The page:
A ball of mostly hydrogen and helium gas that shines extremely brightly. Our Sun is a star. A star is so massive that its core is extremely dense and hot. At the high stellar core temperatures, atoms move so fast that they sometimes stick to other atoms when they collide with them, forming more massive atoms and releasing a great amount of energy. This process is known as nuclear fusion.

Stars are often classified based on their visual character:

ClassTemperature [K]
B25000 to 11000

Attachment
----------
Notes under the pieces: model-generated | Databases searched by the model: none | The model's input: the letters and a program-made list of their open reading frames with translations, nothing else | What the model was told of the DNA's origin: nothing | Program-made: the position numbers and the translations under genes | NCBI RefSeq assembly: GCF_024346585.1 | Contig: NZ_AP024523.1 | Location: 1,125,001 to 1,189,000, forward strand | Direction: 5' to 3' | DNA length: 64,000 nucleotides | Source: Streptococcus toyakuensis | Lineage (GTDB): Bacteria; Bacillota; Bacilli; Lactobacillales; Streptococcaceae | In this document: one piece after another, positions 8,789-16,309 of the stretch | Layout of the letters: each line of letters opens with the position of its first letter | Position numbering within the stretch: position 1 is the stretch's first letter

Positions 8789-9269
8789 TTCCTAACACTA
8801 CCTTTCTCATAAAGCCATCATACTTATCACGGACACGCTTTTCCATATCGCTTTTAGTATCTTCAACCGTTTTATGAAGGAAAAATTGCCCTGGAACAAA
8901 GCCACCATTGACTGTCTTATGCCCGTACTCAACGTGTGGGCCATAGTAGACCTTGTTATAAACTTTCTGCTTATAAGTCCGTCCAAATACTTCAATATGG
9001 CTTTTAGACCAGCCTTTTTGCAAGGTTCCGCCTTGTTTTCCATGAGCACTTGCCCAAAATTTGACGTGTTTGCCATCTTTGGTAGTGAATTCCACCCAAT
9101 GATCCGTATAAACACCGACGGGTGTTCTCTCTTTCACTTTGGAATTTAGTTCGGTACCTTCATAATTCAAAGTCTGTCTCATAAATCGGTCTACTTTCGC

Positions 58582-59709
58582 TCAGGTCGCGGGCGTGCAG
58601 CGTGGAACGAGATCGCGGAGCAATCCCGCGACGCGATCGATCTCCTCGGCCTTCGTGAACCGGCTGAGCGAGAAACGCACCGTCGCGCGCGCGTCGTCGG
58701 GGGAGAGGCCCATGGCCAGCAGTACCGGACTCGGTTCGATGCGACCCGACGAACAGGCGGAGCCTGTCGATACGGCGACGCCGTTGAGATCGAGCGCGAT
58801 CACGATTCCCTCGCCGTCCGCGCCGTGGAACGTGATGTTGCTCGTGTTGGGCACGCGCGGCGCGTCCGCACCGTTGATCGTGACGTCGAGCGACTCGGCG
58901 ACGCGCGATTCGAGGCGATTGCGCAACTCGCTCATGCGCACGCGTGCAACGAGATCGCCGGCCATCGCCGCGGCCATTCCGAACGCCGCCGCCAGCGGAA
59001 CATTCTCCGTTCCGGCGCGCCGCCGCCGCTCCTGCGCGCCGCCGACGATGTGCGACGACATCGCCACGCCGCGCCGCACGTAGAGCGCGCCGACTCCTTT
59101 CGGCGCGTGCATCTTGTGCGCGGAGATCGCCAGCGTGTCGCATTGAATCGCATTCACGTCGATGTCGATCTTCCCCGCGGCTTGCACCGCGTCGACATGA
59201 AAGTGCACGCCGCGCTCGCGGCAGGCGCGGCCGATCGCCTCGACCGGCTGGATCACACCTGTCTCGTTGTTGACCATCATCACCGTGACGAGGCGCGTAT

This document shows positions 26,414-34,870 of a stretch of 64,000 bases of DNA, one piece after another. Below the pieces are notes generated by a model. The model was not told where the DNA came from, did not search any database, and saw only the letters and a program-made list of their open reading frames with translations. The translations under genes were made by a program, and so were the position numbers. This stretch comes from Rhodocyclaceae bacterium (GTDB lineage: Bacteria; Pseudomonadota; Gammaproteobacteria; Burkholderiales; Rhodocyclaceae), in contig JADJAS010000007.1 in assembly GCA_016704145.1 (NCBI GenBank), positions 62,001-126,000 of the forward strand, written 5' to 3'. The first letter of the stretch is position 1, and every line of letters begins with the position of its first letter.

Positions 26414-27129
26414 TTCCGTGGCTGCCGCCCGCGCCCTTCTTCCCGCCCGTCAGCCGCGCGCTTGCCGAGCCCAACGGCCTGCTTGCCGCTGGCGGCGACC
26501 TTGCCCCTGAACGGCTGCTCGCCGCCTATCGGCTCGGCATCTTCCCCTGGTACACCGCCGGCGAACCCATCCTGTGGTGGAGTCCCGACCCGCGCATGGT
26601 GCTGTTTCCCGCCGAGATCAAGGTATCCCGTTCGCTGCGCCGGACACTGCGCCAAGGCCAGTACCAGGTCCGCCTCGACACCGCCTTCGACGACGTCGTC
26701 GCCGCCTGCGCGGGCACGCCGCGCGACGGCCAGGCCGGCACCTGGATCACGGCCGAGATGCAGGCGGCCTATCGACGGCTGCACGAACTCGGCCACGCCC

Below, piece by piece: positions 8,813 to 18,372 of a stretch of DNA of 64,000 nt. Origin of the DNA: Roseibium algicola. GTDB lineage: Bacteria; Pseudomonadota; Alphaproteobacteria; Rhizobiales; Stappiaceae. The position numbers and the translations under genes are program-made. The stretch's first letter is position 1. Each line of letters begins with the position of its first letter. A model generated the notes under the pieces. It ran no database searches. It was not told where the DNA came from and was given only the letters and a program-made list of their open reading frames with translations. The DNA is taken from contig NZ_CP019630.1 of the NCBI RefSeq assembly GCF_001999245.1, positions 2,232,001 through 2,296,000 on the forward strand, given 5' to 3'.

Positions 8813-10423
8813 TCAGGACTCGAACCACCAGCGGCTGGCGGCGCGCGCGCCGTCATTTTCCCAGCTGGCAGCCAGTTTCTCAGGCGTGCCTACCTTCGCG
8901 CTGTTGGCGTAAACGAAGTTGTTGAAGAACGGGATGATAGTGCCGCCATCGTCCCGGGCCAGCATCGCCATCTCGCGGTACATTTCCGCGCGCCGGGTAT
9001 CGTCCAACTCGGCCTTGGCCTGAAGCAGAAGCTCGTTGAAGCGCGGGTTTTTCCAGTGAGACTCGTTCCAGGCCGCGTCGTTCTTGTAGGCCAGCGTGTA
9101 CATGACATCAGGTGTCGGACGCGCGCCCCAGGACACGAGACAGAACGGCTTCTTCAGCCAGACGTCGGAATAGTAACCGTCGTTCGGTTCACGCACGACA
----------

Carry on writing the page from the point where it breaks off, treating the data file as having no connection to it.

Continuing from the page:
A11000 to 7500
F7500 to 6000
G6000 to 5000
K5000 to 3500

A spectral class is subdivided into subclasses, designated by a number (0-9).

See also: Asterism, Atmosphere, Binary Star, Black Hole, Blue Supergiant, Brown Dwarf, Carbon-Nitrogen-Oxygen Cycle, Chemical Enrichment, Galaxy, Hertzsprung-Russell Diagram, Neutron Star, Nova, Proton-Proton Chain, Protoplanetary Disc, Pulsar, Red Giant, Red Supergiant, Stellar, Stellar Wind, Sun, Supergiant, Universe, White Dwarf, Yellow Dwarf, Yellow Supergiant, Young Stellar Object.

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Subjects: Astronomy Physics